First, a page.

When a colleague extends his summer vacation, Inspector Salvo Montalbano is forced to stay in Vigàta and endure the August heat. Montalbano's long-suffering girlfriend, Livia, joins him with a friend-husband and young son in tow-to keep her company during these dog days of summer. But when the boy suddenly disappears into a narrow shaft hidden under the family's beach rental, Montalbano, in pursuit of the child, uncovers something terribly sinister.
It's hard not to sympathise with Montalbano about the heat. Especially as I sit here trying to write this note on a 38°C day. With a worse one to come. It's something that was really particularly marked in this book - the way the heat became a part of the story, just as the sense of place, and character is so very strong. You could see Montalbano and his colleagues slogging out an investigation in the dreadful heat. You could sympathise with him when the holiday house from hell reared its ugly head, and you definitely could understand how he might be tempted by the twin-sister of the murder victim, no matter how wrong it seems.
At the heart of the book is another tightly constructed plot with aspects of the political and the Mafia built in, but not in a manner overwhelming. This isn't a story about the Mafia's control, rather it's a story about the possible outcomes, the idea that some people might be protected as a result of their connections. And it's a story, as always, about Montalbano's dogged pursuit of the truth. To the detriment of a lot around him. Except his meals of course. Some things are sacrosanct.
VOICE OF THE VIOLIN - Andrea Camilleri
As the fourth mystery in the internationally bestselling series opens, Montalbano’s gruesome discovery of a lovely, naked young woman suffocated in her bed immediately sets him on a search for her killer. Among the suspects are her aging husband, a famous doctor; a shy admirer, now disappeared; an antiques-dealing lover from Bologna; and the victim’s friend Anna, whose charms Montalbano cannot help but appreciate. But it is a mysterious, reclusive violinist who holds the key to the murder.
There's a Renault Twingo referred to as having "committed suicide" when Gallo, the station's driver, he of the "Indianapolis Complex", slams into it in a spectacular example of mad driving that had me crying with laughter on page 4 of VOICE OF THE VIOLIN. Which is not a bad writing feat at all, in 4 pages you know that Montalbano's in a mood after a fabulous meal was interrupted by his nemesis Catarella. That his car's in the shop and he has to get to a funeral. That Gallo's a madman, and there's now a green Renault Twingo parked on the side of the road that's now got a smashed rear end. And you're laughing.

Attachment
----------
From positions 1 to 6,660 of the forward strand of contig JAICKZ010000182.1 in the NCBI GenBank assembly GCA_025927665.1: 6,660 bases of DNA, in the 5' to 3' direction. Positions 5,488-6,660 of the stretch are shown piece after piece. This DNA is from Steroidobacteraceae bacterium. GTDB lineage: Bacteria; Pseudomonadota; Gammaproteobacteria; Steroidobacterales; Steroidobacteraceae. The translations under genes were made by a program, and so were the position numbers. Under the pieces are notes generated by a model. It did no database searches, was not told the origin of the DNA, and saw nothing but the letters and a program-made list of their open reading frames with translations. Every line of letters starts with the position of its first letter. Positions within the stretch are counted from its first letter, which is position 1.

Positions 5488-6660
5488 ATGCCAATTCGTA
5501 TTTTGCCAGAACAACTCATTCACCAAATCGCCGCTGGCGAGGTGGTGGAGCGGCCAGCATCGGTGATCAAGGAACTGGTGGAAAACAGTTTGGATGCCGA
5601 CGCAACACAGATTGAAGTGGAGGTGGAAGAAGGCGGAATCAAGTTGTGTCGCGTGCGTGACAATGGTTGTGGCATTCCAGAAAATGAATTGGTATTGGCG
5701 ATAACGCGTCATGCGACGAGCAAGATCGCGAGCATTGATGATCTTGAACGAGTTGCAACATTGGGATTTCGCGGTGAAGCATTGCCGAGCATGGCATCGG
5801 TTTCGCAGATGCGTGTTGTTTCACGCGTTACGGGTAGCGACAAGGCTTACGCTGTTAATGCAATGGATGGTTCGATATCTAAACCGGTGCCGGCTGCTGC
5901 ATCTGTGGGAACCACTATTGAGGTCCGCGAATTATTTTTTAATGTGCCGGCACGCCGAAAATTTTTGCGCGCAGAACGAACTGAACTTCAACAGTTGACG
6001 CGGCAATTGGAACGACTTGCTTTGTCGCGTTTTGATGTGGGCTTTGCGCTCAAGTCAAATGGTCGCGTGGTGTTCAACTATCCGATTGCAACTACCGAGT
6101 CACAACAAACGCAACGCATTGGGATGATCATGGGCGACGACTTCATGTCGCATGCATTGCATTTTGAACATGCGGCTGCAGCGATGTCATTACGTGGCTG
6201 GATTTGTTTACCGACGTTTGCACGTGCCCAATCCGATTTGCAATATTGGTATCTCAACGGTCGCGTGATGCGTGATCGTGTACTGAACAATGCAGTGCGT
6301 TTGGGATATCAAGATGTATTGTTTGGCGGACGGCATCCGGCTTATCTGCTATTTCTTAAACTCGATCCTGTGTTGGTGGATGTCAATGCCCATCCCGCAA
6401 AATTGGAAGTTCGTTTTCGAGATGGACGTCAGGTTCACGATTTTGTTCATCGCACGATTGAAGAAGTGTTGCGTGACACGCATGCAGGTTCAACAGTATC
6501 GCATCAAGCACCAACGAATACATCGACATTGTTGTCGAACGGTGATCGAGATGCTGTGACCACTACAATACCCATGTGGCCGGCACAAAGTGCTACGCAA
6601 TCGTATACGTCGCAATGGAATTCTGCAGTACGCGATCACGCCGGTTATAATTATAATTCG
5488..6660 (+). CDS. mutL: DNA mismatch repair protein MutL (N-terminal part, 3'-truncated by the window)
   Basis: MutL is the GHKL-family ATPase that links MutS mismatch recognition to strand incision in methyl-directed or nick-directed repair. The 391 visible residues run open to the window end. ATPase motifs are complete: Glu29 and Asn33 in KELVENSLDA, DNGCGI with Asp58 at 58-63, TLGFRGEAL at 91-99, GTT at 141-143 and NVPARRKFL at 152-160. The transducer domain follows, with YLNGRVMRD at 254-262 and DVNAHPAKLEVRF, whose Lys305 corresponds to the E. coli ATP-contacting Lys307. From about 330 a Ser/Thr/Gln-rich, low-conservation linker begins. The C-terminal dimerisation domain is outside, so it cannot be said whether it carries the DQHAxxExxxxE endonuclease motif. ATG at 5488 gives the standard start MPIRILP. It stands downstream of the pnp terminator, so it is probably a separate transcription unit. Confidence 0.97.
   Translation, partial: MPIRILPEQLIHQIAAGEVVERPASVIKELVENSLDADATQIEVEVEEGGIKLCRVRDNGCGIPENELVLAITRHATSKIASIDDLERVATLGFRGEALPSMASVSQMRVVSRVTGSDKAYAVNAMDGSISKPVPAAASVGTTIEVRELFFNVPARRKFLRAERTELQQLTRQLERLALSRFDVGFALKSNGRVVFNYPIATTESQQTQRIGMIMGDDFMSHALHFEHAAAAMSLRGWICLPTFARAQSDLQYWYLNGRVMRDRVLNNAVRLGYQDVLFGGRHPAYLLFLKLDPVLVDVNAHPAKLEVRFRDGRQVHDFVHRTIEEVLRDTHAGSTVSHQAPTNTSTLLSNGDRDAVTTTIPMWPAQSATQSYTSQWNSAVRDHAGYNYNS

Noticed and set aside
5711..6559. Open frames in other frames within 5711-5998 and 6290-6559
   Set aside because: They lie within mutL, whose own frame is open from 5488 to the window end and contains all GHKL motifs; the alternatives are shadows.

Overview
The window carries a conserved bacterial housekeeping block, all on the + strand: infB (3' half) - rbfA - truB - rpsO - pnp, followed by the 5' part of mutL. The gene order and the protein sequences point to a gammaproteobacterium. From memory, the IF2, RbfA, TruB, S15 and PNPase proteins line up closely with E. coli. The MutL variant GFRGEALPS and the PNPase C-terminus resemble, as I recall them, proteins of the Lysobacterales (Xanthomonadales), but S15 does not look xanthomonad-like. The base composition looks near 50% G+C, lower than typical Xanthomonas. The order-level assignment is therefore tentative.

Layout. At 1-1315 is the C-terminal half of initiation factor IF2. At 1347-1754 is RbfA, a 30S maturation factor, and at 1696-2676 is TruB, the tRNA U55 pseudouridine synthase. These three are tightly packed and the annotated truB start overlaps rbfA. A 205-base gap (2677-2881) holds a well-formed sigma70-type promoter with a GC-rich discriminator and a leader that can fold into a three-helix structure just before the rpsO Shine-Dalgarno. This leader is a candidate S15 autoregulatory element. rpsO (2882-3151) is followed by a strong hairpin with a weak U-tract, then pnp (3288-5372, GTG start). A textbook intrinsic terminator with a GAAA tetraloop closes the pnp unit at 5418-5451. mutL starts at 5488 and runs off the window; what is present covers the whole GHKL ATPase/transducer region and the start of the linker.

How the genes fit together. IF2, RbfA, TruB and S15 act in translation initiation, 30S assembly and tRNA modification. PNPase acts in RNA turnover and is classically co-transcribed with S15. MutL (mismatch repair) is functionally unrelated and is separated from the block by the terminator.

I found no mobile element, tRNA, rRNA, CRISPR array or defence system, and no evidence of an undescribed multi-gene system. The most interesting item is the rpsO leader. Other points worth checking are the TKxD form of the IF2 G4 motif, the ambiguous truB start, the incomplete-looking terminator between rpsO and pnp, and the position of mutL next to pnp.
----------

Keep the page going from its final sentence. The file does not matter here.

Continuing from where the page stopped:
There's nothing particularly funny about the subsequent discoveries when Montalbano returns more than a bit intrigued as to why nobody has rung the station breathing fire over the damage to their car. And it's not all plain sailing in this case as Montalbano battles mutual dislike between him and his new boss, has the investigation taken off him with dreadful consequences, and stares down a bit of discontent in his team all whilst he battles to come to grips with a major upset in his personal life.
As is expected in this series, tight, descriptive, brilliant storytelling with a wonderfully engaging central character who has raised grumpiness to a glorious art form.
THE PAPER MOON - Andrea Camilleri
A beautiful woman reports her brother missing, who is found murdered with his junk hanging out. Inspector Montalbano has to find out if the murder was love or business-related, and his usual dogged determination makes him dig deeper and deeper to find the surprising truth.
Please don't ask me what the correct order of this series is, as I've got absolutely no idea. I've never found the need to worry about it as each book works on its own, and each book is one of those little pieces of joy that just make you feel good.
Part of it has got to be Inspector Montalbano who is just so gloriously grumpy and idiosyncratic that he leaps alive from each and every page. Part of it is the setting which is woven into the action so seamlessly that you're just there, in that location, beside that ocean, in those restaurants, with those people. But definitely it's that food, which, frankly, I'm starting to think there should be a law against. You simply cannot read one of these books without constant mental references to the decided lack of wonderful meals lurking in your own refrigerator. (Note to self, first sniff of a Lotto win and we're hiring one of those housekeepers that cook like he has!).
Of course, none of the pluses thus far touch on the nature of the plots in these books, which are also extremely good. Almost masterclasses on tight, taut, clever plots in succinct but fully formed stories, decorated brilliantly by all the other aspects.
I dip into this series these days when I want a bit of comfort reading. And when I'm not on a diet.
THE SMELL OF THE NIGHT - Andrea Camilleri
Half the retirees in Vigata have invested their savings with Emanuele Gargano. But now the financial wizard has disappeared, along with their money. Has Gargano flown the coop or, this being Sicily, did he run afoul of the Mafia?